From the angle of a health policy enthusiast, one of the most interesting moments in this year’s inaugural IDWeek was the oral abstract session on the Impact of National Policy on HAI Reporting and Prevention.
Last Wednesday the CDC released an upbeat piece of epidemiological news: rates of four common types of nosocomial infections decreased at an impressive pace in 2010, bringing hospitals ever closer to the nine milestones set in the Department of Health and Human Services’ Action Plan to Prevent Healthcare-Associated Infections.
Another study documenting the costs and mortality associated with healthcare-associated infections (HAIs), this time with trauma patients.
The article from the Archives of Surgery looks at the impact of sepsis, pneumonia, Staphylococcus infections, and C. difficile-associated disease (CDAD) on mortality, length of stay, and inpatient costs. Here are some of the findings:
Last week we examined the increased emphasis on pay-for-performance mechanisms under the new Affordable Care Act, including the ties between pay-for-performance and reporting of outcomes measures.
Yesterday, Health and Human Services Secretary Kathleen Sebelius, flanked by leaders of major hospitals, private companies, and medical associations, unveiled Partnership for Patients – an initiative that aims to improve healthcare quality by integration of patient care, widescale implementation of evidence-based best practices for reducing medical errors and adverse events, and utilization of health information technology. Concretely, the initiative has two initial aspirations: reducing the
Would a combination of bleach and ultraviolet light sanitize hospital rooms? How might medical practitioners distinguish patients who need antibiotics from those who do not? What, if any, strategy could be implemented to anticipate when medical devices increase a patient’s risk of infection? The Centers for Disease Control (CDC) has awarded $10 million to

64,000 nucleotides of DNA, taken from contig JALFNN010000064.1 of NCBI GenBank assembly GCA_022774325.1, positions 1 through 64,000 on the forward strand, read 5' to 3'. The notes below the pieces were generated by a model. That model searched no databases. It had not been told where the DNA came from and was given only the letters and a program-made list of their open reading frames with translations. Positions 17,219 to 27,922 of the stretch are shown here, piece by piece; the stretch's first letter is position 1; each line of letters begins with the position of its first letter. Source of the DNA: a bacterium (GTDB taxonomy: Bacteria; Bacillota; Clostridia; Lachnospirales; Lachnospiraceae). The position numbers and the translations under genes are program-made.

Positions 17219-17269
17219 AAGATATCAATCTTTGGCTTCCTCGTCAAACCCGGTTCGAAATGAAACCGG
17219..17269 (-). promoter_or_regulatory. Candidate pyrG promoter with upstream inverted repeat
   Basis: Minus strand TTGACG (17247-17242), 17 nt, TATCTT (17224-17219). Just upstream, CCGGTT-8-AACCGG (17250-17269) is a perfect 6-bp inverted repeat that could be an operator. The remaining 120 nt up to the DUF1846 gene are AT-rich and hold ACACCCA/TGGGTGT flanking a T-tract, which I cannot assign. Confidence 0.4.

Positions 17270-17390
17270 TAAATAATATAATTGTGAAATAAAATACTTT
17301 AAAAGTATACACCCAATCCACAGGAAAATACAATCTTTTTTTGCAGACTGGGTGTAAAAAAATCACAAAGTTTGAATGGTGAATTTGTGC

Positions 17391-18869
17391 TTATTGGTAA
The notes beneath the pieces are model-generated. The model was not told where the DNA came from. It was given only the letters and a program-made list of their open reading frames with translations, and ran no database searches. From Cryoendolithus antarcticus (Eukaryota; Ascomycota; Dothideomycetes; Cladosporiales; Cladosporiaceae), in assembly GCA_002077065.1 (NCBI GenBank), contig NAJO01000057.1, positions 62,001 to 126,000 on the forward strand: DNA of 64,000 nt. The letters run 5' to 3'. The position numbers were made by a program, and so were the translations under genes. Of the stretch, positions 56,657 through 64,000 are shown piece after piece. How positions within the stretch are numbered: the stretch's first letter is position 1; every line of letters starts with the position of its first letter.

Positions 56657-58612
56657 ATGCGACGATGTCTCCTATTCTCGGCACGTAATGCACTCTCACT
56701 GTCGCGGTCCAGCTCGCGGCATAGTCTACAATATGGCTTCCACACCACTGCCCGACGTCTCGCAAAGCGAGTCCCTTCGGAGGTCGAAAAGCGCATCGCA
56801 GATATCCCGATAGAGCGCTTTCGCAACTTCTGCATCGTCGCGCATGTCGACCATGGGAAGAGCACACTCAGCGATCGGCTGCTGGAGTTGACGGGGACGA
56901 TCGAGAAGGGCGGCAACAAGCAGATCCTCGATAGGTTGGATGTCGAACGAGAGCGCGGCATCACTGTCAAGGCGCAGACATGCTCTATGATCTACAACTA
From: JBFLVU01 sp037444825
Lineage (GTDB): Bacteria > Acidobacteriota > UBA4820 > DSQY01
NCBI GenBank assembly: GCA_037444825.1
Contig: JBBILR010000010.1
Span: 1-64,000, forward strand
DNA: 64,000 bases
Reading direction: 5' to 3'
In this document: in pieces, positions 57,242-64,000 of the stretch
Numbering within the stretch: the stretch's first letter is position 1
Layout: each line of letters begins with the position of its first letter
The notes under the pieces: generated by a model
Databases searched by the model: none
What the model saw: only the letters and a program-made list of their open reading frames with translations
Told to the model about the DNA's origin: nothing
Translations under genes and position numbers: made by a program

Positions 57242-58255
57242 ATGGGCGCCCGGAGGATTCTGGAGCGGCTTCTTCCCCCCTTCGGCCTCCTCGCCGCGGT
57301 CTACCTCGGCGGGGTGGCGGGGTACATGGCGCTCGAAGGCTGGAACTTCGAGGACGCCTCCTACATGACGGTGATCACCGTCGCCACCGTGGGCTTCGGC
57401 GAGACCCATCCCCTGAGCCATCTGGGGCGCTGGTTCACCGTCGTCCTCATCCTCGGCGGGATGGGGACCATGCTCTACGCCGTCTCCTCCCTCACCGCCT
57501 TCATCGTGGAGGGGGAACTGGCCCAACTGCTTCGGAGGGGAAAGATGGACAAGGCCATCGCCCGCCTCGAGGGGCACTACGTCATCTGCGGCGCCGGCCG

Last week, policymakers, healthcare specialists and medical practitioners descended upon the Columbus Club at Union Station in Washington, D.C.
It’s common for investigators to use administrative data to measure and track rates of MRSA infection, but is an administrative database an accurate source for this kind of information? A new paper co-authored by several ETC researchers says no—instead, administrative data may be misleading when it comes to infection surveillance.
Are surgical masks effective enough to prevent those infected with the flu from transmitting it to others? Do the masks provide wearers with sufficient protection against infection?
The current recession has been one of the worst economic slumps in recent memory, and hospitals have been not been immune from the slump. Like many businesses today, hospitals have been cutting fixed costs as deeply as they can, and one of the casualties of this cost cutting is infection control, says a recent study from the Association for Professionals in Infection Control and Epidemiology (APIC).